And the blurry fonts if you enable bytecode rendering on Linux, was also a major blunder.
Those two basically made using Oo very unpleasant.
Been using the beta, now its time to install the real thing :-)
OOo is now (to me) a suitable replacement for microsoft office
I say this for 2 reasons
1) I can now happily recommend it to non IT friends over office 2007 KNOWING they will find it easier to use
2) My boss has now let us choose what we use :-)
(although due to an exchange server, migration away from office isnt anywhere near 100% yet and wont be anytime soon for emails)
Does anyone know how it complies with VisualBasic? I use OpenOffice.org all the time, but people who write VisualBasic macros in their Excel worksheets end up sending me things I can't use. Sometimes I can't use it even on the Macintosh version of Microsoft Office.
I use 'simple' vb macros and it has worked fine with them. I'm not an accountant/banker (although few are this week than last :-p)so cannot speak on heavily complex systems. For my needs, it works without issue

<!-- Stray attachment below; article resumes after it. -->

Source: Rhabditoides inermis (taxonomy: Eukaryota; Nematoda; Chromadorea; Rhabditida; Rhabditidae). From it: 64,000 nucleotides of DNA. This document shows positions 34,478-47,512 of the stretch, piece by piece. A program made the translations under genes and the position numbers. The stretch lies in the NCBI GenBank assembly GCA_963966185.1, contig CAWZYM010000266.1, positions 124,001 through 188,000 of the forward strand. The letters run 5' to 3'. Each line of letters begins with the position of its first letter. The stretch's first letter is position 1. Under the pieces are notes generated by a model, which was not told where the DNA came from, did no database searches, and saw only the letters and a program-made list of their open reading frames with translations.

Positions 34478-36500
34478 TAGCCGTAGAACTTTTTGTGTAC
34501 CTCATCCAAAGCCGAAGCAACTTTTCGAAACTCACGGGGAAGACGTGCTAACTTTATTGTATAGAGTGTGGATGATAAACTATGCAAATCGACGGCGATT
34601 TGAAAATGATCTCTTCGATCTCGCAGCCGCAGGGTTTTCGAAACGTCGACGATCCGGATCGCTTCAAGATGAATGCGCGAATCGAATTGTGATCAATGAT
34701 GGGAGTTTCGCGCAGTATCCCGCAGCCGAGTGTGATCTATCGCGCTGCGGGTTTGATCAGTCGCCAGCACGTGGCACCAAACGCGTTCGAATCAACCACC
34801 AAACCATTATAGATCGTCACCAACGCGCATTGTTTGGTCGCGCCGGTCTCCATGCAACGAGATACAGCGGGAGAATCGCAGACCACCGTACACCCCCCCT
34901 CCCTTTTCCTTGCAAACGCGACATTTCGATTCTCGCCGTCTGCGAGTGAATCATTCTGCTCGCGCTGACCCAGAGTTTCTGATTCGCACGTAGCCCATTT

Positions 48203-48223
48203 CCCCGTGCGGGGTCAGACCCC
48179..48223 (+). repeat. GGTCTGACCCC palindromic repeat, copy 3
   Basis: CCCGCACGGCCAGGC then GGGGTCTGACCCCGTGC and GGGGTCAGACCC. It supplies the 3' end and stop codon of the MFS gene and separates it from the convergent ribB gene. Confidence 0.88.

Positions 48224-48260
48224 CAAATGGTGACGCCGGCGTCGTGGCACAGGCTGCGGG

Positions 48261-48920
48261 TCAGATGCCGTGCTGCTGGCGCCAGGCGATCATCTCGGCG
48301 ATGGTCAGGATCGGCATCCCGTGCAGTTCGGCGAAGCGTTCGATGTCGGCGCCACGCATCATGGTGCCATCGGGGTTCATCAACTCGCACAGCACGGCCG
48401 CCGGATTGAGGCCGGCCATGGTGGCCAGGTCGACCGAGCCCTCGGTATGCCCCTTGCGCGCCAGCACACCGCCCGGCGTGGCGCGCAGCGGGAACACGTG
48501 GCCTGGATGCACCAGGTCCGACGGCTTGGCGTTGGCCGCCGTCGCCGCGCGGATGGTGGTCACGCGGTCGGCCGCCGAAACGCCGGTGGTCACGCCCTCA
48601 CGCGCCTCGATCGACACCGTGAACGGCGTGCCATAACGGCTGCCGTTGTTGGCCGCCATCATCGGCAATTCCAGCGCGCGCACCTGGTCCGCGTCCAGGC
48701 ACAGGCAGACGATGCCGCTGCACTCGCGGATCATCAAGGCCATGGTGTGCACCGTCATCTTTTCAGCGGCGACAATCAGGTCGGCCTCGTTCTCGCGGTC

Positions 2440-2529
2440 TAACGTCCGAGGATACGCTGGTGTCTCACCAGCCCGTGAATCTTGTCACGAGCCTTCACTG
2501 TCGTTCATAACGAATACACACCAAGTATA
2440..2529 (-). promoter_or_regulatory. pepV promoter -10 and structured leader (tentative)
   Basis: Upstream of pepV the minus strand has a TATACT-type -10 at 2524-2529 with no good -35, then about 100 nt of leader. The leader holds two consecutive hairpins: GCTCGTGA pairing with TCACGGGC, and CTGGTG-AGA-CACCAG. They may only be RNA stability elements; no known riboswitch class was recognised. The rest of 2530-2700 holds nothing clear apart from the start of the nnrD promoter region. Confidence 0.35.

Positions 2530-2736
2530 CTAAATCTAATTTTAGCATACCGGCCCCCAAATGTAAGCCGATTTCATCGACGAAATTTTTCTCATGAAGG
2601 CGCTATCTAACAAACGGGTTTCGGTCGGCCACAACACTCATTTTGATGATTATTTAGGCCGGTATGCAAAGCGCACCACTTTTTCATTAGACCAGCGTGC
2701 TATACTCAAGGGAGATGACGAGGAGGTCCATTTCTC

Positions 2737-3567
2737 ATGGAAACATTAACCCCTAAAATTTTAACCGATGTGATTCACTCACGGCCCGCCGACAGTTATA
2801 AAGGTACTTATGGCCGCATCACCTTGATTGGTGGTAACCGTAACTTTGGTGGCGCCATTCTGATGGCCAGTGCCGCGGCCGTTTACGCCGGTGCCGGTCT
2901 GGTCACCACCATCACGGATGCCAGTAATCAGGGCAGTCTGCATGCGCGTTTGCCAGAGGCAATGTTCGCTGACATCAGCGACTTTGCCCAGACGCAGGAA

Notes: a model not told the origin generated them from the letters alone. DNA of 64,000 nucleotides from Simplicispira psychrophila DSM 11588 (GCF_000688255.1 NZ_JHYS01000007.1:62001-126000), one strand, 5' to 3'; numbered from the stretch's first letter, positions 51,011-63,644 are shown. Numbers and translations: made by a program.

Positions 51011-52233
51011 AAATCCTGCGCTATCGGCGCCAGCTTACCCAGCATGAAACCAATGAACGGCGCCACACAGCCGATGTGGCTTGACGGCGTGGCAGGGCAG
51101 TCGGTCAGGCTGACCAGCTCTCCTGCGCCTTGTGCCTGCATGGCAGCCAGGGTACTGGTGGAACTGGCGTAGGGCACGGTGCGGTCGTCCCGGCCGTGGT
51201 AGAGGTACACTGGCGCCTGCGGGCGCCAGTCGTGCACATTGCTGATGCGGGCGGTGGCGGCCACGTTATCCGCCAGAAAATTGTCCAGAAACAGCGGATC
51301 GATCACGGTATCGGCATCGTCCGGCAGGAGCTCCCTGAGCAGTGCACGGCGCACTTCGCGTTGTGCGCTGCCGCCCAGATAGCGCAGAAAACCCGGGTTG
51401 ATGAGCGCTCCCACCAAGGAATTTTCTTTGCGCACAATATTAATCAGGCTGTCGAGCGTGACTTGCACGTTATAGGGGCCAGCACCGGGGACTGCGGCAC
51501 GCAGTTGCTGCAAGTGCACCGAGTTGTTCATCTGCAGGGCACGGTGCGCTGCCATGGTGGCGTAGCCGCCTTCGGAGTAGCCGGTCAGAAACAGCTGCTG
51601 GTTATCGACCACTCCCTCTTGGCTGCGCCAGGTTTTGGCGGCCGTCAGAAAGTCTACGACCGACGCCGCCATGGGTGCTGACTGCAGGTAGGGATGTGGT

http://go-oo.org/ is supposed to have better VB compatibility. Never tried it myself.
If you find that the OpenOffice.org is down, get the release at a mirror site. E.g.:
Thanks for the mirror.
I noticed that the entire OpenOffice site seems to be down. They must've been pretty underprepared for the onslaught of downloads.
It would be nice to have a ribbon interface option (but keep a classic interface option too).
Still to slow to start, still to memory hungry. Edited 2008-10-13 13:37 UTC
Not here. It took 5 seconds for the initial start (to get to the registration screens, etc., and 1 second thereafter. Much faster even than 2.4.1.